Commentary: Let's get rid of the State Department


A favorite talking point for politicians these days is that the deficit is too high. Since raising taxes is unthinkable, downsizing government is the only option, but no one can agree on what to cut.

Here is a suggestion that will reduce the deficit and the size of government, not raise taxes and greatly improve national security: close the State Department.

That may sound radical, since not even Rick Perry has suggested it. (Unless State was another agency that he forgot he wants to eliminate.) It makes sense, however, and not just because it would save over $40 billion dollars — the Department’s annual budget. That big building in Foggy Bottom near all the monuments can be turned into a Motel 6, making it a moneymaker rather than a revenue eater.

The 270-some embassies and consulates around the world would also be closed. That is no problem since we don’t need to know what the people in those countries are thinking. They all just want to be like us anyhow, and if they don’t, they should be ignored.

With no diplomatic posts overseas, foreigners won’t be able to get visas to come to the United States. But since some of them are bound to be terrorists, keeping them all out will make us safer. Together with a ten-foot high fence around the entire United States, it would be the ultimate in border security.

No doubt some will point out that many foreign visitors are tourists who spend billions of dollars visiting Disney World. The net economic impact would be zero, however, when all the Americans who used to vacation abroad stay home and take the place of the foreigners in line at Space Mountain.

What about imports, especially since Wal-Mart doesn’t sell anything that isn’t made in China? If no more junk were imported from overseas, however, it would give our economy a huge boost. There is nothing manufactured over there that could not be made as cheaply here once the unions are busted and the EPA dismantled. As for energy imports, we can also meet all our own needs if we just get fracking. A gas well in every front yard and we can declare mission accomplished.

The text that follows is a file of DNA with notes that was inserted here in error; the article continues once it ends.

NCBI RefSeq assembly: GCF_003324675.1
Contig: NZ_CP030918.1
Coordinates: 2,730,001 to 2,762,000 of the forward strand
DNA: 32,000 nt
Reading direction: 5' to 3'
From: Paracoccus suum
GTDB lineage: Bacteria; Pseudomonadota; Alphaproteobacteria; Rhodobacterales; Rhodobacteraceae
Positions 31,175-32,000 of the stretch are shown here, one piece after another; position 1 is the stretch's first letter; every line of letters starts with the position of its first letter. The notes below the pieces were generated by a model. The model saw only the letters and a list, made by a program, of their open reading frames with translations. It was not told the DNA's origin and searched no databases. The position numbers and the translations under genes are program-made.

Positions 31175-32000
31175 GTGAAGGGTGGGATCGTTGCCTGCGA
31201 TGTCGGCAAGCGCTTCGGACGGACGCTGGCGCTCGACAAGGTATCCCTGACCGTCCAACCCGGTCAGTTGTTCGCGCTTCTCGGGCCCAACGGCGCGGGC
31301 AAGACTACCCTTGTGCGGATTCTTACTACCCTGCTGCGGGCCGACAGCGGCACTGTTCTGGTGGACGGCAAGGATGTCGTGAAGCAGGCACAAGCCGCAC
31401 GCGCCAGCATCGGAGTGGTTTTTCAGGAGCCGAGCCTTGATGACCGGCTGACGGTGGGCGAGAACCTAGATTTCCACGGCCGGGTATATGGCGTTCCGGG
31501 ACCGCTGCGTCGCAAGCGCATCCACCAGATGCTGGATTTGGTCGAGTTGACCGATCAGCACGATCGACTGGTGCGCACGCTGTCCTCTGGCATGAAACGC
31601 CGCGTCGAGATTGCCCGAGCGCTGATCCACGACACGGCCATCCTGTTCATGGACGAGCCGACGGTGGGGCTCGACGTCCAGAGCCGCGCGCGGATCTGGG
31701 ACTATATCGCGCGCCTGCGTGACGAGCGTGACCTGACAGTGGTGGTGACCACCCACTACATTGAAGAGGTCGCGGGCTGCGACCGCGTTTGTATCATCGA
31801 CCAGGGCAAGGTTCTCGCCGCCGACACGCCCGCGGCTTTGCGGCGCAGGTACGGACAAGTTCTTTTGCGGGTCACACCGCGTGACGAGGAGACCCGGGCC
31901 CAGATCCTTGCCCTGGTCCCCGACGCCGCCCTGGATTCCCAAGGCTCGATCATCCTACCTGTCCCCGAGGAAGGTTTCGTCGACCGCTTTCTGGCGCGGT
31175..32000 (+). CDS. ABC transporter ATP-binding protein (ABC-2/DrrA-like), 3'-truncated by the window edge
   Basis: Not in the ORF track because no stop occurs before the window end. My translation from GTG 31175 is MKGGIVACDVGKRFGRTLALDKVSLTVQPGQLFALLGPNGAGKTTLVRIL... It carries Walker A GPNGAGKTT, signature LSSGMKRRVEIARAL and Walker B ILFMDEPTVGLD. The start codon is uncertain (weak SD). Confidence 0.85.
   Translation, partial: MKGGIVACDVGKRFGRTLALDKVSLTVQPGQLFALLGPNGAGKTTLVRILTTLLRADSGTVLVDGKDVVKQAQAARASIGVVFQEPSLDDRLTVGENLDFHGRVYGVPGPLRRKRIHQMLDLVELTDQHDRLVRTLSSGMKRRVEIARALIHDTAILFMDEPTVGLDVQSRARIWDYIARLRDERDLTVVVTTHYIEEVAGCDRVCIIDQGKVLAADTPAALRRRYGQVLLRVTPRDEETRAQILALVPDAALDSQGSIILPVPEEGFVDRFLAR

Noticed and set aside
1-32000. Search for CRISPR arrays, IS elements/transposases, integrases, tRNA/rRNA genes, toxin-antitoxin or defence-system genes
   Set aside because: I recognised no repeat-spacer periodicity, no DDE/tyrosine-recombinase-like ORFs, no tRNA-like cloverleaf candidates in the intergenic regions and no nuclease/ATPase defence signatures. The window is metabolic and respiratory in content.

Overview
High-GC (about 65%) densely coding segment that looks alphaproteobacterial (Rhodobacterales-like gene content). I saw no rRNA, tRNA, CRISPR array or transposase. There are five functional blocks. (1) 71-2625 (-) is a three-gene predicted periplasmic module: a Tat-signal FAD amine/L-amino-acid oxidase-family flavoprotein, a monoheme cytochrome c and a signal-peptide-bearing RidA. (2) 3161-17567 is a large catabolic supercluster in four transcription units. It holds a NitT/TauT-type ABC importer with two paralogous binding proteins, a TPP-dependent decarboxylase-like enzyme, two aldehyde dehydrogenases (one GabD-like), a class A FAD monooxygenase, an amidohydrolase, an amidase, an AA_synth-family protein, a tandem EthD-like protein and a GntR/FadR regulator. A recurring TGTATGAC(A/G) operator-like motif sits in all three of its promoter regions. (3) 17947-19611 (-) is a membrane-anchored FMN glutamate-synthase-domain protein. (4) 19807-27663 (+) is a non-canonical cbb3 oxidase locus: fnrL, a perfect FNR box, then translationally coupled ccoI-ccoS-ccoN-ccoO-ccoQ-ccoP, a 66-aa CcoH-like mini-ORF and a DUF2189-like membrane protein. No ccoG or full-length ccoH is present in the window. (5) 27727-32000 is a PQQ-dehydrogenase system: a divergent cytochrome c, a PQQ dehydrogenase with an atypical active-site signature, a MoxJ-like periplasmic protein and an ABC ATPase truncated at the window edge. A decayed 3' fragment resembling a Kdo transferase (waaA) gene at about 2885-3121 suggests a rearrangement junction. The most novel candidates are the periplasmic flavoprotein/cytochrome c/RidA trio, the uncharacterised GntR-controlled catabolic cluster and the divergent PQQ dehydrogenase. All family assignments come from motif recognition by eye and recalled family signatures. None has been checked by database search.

To provide for the common defense, we can throw up a missile defense shield over the entire country that will protect against anything thrown our way bigger than a rock. It will cost a couple trillion dollars, but that’s a bargain since it is less than the cost of replacing a Sunni dictator with a Shiite one in Iraq. Never mind that this favorite fantasy of the military industrial complex will never work if put to the test. It is another useful demonstration of our collective irrationality.

It is useful because of the other ways isolationism on steroids will improve our national security. People abroad viewing the debates for the Republican presidential nomination cannot help but reach the conclusion that we are not only Islamophobic, but xenophobic, paranoid and slightly deranged as a nation. This is greatly reinforced by the Tea Party Republicans in Congress, who oppose anything that even hints at cooperating with other countries.

Therefore other nations will conclude we are too crazy to mess with if we don’t stray beyond our borders. And having nothing to do with the rest of the world would be far better than being actively and assertively antagonistic and abrasive abroad.

For instance, at a recent speaking engagement Newt Gingrich asked a crowd of Jewish Republicans for their permission to appoint John Bolton as his Secretary of State. Bolton is so obnoxious that he could not get confirmation from a Senate with a Republican majority as ambassador to the UN, the institution everyone loves to hate, after George W. Bush put him in the job.

So you can imagine what he would do if he were in charge of all our diplomatic efforts, given that his motto seems to be “leave no nation unalienated.” It would be like naming Ron Paul as Chairman of the Federal Reserve.

Many have made the analogy that the United States is like an 800-pound gorilla. But in today’s world, the largest primate has to do more than just remind everyone else how much he weighs. If some of the policies and personalities being proposed were ever put in place, it would better for that gorilla to ignore the rest of the world and assume he will be ignored by it.


Dennis Jett, a former U.S. ambassador to Mozambique and Peru, is a professor of international affairs at Penn State's School of International Affairs.

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